I just had to share this video. It's all about using the internet in 1995, with a focus on CompuServe. It's a real blast of nostalgia, and made me laugh several times because I remember it all.
I first started using computer networks, of a sort, in late 1993, dialing up "phone BBSes" (bulletin boards). By 1994 I was trying out various online services, and CompuServe was the first one I tried, but I canceled it as soon as my free trial period ran out. In 1994, CompuServe did not yet provide internet access--it was strictly an in-house online service. The first actual internet access I had was a company called NovaLink, and I got 5 hours of access for $10 a month. By the way, at that time I was using a 2400 baud modem. So I wasn't able to do a whole lot, but I did go through all the stuff of installing Win32S so I could use NCSA Mosaic. At that time, Mosaic was the only web browser, and was the precursor to Netscape. Later on, I used Netscape. I had to buy it. It came on 2 or 3 1.5" floppies. The only thing I specifically remember about NovaLink is that one day I went to a web page where some guy had posted gifs of all the Rush album covers (at that time). It took a while to load, even though they were only small thumbnails. Oh yeah, back then Mosaic could display in-line gifs, but not in-line jpgs, so if someone wanted to show a jpg, they just had to link to it, and when you clicked on the link it would open an associated jpg viewer on your computer to view it. I used a program for jpg viewing that was called LView.
In 1995 I joined Netcom, which was unlimited access for $20 per month. By that time I had upgraded to a 14400 modem, and pretty soon after joining Netcom I upgraded again to 28800. The Netcom service came with its own software called Netcruiser, which incorporated all the stuff you'd need into one program (web browser, email, ftp, gopher, archie, usenet, etc.). Netcruiser also functioned as a Winsock so you could minimize it and run some other browser if you wanted, like Netscape.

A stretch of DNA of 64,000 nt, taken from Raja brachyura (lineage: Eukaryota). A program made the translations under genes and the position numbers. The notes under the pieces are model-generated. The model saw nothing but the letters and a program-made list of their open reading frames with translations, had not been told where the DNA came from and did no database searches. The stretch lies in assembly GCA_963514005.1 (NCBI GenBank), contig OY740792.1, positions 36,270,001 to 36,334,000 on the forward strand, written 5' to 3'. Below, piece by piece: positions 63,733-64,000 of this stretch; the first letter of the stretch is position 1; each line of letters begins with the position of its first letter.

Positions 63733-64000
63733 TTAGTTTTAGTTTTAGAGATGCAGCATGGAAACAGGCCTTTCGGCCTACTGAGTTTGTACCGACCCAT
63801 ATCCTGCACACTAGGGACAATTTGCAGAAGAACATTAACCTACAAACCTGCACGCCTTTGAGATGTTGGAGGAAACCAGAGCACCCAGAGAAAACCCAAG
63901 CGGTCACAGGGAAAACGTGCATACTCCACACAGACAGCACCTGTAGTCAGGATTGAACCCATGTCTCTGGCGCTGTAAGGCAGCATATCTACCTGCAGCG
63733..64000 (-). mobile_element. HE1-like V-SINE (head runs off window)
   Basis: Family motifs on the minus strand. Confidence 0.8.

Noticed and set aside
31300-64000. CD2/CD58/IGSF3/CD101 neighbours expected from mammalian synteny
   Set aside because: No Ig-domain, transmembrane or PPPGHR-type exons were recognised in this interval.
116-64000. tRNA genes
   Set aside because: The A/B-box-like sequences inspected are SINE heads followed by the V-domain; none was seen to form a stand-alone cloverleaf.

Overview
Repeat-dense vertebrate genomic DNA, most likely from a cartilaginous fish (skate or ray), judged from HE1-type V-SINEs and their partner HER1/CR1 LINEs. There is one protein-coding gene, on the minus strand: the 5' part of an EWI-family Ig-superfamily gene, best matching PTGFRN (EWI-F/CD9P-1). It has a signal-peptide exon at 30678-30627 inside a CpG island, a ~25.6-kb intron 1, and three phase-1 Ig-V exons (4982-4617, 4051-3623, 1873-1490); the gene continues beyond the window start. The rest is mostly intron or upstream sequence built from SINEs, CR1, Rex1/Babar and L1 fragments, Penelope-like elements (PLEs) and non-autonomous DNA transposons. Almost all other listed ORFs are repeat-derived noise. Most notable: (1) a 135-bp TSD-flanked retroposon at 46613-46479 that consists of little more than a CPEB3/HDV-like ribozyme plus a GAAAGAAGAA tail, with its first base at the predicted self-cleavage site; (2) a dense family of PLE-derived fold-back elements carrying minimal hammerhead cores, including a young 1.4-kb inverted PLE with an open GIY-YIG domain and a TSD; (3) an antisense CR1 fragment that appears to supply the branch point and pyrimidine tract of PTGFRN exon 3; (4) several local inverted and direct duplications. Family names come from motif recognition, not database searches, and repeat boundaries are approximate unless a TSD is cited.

I used an html editor called HotDog. I had to quit using it when I switched my screen resolution up to 800x600, because it wouldn't run under anything but 640x480. At that time I started using some freeware editor that I don't remember the name of anymore. Of course, back then all you had to know was basic html to create a website. When things got so complicated that you also had to learn CSS and all sorts of other stuff, I gave up on creating my own sites and just went for a while with some very simple sites on Tripod until Blogger came along.
I kind of miss the old days when every ISP also provided Usenet access. I was a big Usenet user back then. After I quit Netcom and started using other ISPs that didn't provide you with software (mainly just because I was trying to find something cheaper and ever cheaper)*, I used Agent for email and usenet. I loved Agent. It was one of my favorite programs ever.
Of course, I also used AOL on at least three different occasions. This video is from before the big AOL explosion. I also had Juno email for a while. Anyone remember Juno?
The thing about screen resolution was kind of funny to me, too. I remember going to the local Whataburger for the morning gathering of ham radio operators shooting the bull and drinking coffee**, and I announced, "Well, I changed my screen resolution up to 800x600." Back then this was a Big Thing. "So, how do you like it?" Everyone asked. Crazy.
*I actually used some free internet services for about a year. One was from KMart, and I don't remember the other one. When you first started the software, it would feed you a brief ad from the store, then dial you in.
**Back then Whataburger had this special deal where if you bought one of their plastic coffee mugs, you could get it refilled for a nickel. After a year or so they changed it to refills for a quarter. I wish I still had that mug, just because it was a good mug and it would be another bit of pleasant nostalgia to drink from it. I don't know what happened to it.